Supermarket strawberry prices rose by an average of 11 per cent during the 2022 British season while growers received zero increase in prices during the same time, new figures have shown.
The new data, released by trade body British Berry Growers, have raised concerns for the future of British strawberries as growers are already reducing what they are planting for next year in light of low prices.
Growers report that prices from supermarkets have failed to cover increased costs, including spending more on labour, storage, haulage, planting and farm maintenance.
It comes after Wicked Leeks reported recently that British blueberry growers are also giving up or reducing their acreage after not being able to compete with lower prices offered to supermarkets by Peruvian exporters, where the cost of labour is often much lower.
An inquiry from the competition watchdog, the CMA, found last week that the supermarkets have not been profiteering off suppliers by raising prices and retaining the profits. Industry insiders have suggested that prices for consumers have risen more quickly on fresh produce precisely because there is less margin for retailers on these items, while growers across all sectors, including apples, berries and tomatoes, are undeniably struggling due to low returns.
“The squeeze on the British berry industry, which faces rising production costs and flat returns from supermarkets, is seriously threatening the viability of the British berry industry,” said Nick Marston, chairman of British Berry Growers.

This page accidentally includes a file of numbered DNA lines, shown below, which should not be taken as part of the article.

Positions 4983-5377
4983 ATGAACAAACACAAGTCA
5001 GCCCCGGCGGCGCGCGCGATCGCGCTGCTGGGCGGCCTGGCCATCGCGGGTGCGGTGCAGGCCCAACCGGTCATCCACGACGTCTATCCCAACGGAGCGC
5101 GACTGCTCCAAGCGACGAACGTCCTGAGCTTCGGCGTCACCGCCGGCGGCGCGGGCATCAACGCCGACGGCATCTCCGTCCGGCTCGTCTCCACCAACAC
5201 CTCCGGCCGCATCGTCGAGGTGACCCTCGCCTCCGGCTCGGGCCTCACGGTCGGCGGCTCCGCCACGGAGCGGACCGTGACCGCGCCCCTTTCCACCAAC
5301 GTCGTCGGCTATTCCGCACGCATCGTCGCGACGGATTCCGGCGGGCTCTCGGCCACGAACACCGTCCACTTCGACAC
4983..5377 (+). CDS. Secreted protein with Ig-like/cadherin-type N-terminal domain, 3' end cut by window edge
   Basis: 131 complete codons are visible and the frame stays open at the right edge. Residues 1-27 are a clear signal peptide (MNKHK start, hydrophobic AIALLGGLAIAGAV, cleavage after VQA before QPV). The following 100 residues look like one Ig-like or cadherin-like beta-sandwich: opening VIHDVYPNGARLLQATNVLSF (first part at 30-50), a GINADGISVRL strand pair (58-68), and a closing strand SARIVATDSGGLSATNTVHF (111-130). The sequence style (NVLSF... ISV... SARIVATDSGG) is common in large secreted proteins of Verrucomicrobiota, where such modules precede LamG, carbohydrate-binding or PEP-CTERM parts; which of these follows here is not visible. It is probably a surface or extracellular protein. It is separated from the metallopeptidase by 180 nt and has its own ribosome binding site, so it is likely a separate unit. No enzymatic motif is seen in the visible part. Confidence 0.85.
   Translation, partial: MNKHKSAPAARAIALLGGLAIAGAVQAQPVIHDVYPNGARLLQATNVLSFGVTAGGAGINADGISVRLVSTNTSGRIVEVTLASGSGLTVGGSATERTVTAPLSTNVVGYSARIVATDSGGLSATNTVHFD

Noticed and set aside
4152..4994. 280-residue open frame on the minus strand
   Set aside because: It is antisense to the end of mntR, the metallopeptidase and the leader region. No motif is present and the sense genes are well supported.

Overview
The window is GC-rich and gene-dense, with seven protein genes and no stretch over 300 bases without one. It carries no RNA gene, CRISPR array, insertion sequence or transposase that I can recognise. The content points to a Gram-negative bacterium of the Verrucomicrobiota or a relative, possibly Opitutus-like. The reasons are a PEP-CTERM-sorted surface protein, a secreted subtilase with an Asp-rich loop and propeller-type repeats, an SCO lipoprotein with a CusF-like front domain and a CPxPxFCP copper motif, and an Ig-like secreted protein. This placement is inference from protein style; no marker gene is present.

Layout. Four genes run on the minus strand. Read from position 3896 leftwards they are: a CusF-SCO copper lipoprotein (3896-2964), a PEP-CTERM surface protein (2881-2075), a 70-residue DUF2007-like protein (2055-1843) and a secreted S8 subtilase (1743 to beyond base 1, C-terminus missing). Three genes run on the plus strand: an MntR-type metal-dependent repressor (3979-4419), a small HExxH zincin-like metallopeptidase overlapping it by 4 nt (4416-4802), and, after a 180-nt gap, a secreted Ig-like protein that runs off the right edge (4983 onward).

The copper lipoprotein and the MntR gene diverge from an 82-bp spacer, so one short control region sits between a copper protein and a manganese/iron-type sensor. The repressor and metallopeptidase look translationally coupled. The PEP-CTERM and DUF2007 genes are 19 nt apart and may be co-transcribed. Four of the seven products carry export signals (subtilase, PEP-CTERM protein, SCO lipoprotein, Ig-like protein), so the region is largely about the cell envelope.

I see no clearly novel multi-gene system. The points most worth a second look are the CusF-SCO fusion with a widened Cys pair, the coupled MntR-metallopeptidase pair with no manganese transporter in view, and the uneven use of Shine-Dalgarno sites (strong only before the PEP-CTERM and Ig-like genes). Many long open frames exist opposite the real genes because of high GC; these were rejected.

“If we don’t address this disconnect, British berry growers will start to reduce the numbers of berries they grow or go out of the industry completely, as they are unable to make a profit. None of us wants that, least of all consumers, who love buying and eating British berries.
A survey of growers represented by British Berry Growers in June 2023 found an eight per cent reduction in the number of strawberry plants being planned for 2024.
This is equivalent to an estimated 12 million fewer British strawberry plants and nine million fewer punnets.
Marston continued: “The estimated eight per cent drop in strawberry plants for 2024 raises alarm bells for our industry. While consumers will not feel the impact right now, it highlights the need for swift action to ensure the long-term sustainability of the industry.
“The berry category has historically experienced consistent growth, but growers’ profitability is at an all-time low. If returns from supermarkets continue to fail to address growers’ rising costs, an increasing number of growers will be forced to cut production, shift to exports, or consider growing other crops.”
Financially stretched growers will move to growing other crops or diversifying away from horticulture if they are unable to cover their costs, the organisation said. According to the same survey, UK growers plan to export four times as many berries in 2023 as they did in 2022.
Britain is self sufficient in strawberries from May to October. British raspberries, blackberries and blueberries are in plentiful supply throughout the summer months. Despite that seasonal abundance, new figures show that supermarkets including Asda, Tesco and Sainsbury’s are buying less British berries than matches their market share and supplementing with imports.
Fresh berries are the most popular fruit item in the nation’s shopping baskets – accounting for the largest market share (28 per cent) of all fruit sold in the UK according to Kantar figures.
“We want to shine a light on retailer best practice and encourage consumers to challenge their supermarkets to stock British berries whenever possible,” added Marston.